It Takes a Family
“When he was 2, you know, people would ask ‘What do you want to do when you grow up?’ … Steven said at age 2 that there were two things he wanted to do with his life — he wanted to be an actor, and he wanted to deliver pizzas for Pizza Hut.”
Boisterous laughter bounces off the bare walls and floors of the rec room cum rehearsal studio after Barbara Eubank shares this charming memory about her son Steven Eubank, one of Kansas City’s most prolific actors/directors/producers. From Oct. 7 to Nov. 4, Eubank’s and his parents’ Egads! Theatre Company will present the latest in its long line of zany, campy musical productions when it reprises Evil Dead: The Musical, a show based on Sam Raimi’s classic horror film series of the 1980s and ’90s (see sidebar story).
Now 27, Steven Eubank, who is openly gay, has indeed been dedicated to his craft since early childhood, as told by both his supportive parents during a recent interview at his Independence home, which serves as headquarters for Egads! (In addition to the rec room/rehearsal studio, the sprawling garage has been pressed into use as a storage space for all manner of sets and props.)
“At age 4, [Steven> said he wanted to be a director and a writer,” Barbara Eubank remembers. “And we thought, ‘Well, that’s odd, but that will go away.’ … [But"> when he was 5, he announced, ‘I want no more toys.’ He said, ‘I only want things for theater.’ And so we listened.”
After that, Eubank’s father, the soft-spoken Jeff Eubank (who actually was a pizza deliveryman at the time of his son’s early assertion), helped by constructing lighting out of coffee cans and dimmer switches and converting the basement of their Blue Springs home into a theater space for Steven and the neighborhood kids.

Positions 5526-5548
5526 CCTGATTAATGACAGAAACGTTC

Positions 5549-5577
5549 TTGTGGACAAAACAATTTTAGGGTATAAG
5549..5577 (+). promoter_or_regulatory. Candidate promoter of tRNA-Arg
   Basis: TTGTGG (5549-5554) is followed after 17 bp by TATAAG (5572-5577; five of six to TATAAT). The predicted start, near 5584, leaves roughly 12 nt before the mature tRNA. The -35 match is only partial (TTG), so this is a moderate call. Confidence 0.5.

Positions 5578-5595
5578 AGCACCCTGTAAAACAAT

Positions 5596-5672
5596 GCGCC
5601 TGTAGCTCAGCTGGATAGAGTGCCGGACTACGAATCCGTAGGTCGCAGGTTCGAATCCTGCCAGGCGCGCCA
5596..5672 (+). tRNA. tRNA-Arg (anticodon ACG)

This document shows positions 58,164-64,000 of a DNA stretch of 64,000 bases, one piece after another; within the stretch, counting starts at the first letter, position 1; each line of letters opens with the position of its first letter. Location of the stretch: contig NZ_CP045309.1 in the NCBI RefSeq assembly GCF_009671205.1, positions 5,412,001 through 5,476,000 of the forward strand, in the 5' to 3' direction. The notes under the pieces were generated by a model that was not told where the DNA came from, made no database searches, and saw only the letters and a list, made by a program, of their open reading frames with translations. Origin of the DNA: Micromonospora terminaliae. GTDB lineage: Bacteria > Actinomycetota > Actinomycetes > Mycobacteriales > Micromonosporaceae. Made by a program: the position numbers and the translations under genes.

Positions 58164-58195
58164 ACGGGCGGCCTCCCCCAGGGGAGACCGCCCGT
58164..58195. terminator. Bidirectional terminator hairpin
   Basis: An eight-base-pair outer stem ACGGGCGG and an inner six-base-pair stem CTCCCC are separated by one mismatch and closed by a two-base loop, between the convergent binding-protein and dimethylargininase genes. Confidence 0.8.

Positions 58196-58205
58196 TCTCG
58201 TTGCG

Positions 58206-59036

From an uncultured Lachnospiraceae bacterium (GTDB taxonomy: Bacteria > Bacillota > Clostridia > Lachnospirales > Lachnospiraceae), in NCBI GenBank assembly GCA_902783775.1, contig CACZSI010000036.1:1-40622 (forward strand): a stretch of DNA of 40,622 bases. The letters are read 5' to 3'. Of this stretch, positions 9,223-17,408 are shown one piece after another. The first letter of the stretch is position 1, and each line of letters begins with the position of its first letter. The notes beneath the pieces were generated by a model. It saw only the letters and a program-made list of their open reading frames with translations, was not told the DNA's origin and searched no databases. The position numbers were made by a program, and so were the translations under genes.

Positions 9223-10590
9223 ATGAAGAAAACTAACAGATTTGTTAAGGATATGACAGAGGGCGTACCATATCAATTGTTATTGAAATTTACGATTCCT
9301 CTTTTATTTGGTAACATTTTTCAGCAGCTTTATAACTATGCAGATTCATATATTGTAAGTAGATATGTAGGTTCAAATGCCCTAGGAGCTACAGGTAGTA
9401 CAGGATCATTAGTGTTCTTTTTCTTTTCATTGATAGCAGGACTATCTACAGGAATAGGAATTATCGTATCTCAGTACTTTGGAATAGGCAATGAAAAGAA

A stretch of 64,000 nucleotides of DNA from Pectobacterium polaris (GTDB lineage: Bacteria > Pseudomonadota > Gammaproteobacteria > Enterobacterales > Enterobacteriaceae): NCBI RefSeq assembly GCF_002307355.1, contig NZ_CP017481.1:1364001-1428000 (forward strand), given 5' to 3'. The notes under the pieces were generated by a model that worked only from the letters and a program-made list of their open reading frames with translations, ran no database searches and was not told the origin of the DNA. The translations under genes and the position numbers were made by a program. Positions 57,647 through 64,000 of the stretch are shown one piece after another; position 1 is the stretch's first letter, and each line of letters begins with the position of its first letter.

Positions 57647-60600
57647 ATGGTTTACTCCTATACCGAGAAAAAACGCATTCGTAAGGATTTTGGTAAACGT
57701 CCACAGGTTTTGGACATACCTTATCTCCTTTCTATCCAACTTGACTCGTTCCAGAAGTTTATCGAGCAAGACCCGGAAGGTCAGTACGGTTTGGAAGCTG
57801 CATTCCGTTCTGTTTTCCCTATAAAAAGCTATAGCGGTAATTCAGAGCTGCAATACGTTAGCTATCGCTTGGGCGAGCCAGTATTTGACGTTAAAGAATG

This is all the more impressive considering Jeff Eubank’s own family background. “I grew up without theater in my life whatsoever until after Steven was born,” he says. “In my family, it was sports — we played baseball and basketball and football and all that kind of stuff, and it was just not a part of my life until Steven was born. … And there was never any question, of course, that I wanted to be supportive of the kinds of things that he wanted to do.”
Steven Eubank tried playing sports with his dad, but it didn’t seem to take.
“I was an awkward kid,” he says. “You know, I had Coke-bottle-lens glasses, things like that … [Dad and I"> tried playing softball and things like that, and I would dodge anything flying at me. You know, I wanted to imagine what the ball could be instead — maybe it’s a crystal gazing ball. … It was like, I really don’t understand this hand-eye coordination thing. I just want to be expressive.”
Later, Eubank attended Kansas City Middle School for the Arts. He quickly became impatient with its curriculum, though, and began taking college classes part time at Longview Community College in Lee’s Summit, where Barbara Eubank now teaches in the education/teaching department. Then, at the tender age of 16, he took his GED and an associate degree and transferred to Missouri State University in Springfield, where he earned a bachelor of fine arts degree in 2002.
Throughout this process, Eubank was producing and directing theater and was the only student director at Longview allowed to direct a full-length production (Woody Allen’s Play It Again, Sam). After Springfield, he decided against his initial plan to go to grad school (“I was completely burnt out on school — I hated education by the time I was done with it,” he says) and returned to the Kansas City area, where he and his parents produced shows at a number of theater spaces — City Theatre of Independence, Penn Valley Little Theater, and Just Off Broadway Theatre among them.
This was the late 1990s, and it was then that Eubank’s well-known fondness for kitschy, highly visual extravaganzas, primarily musicals, came to form: Productions included the satirical (Zombie Prom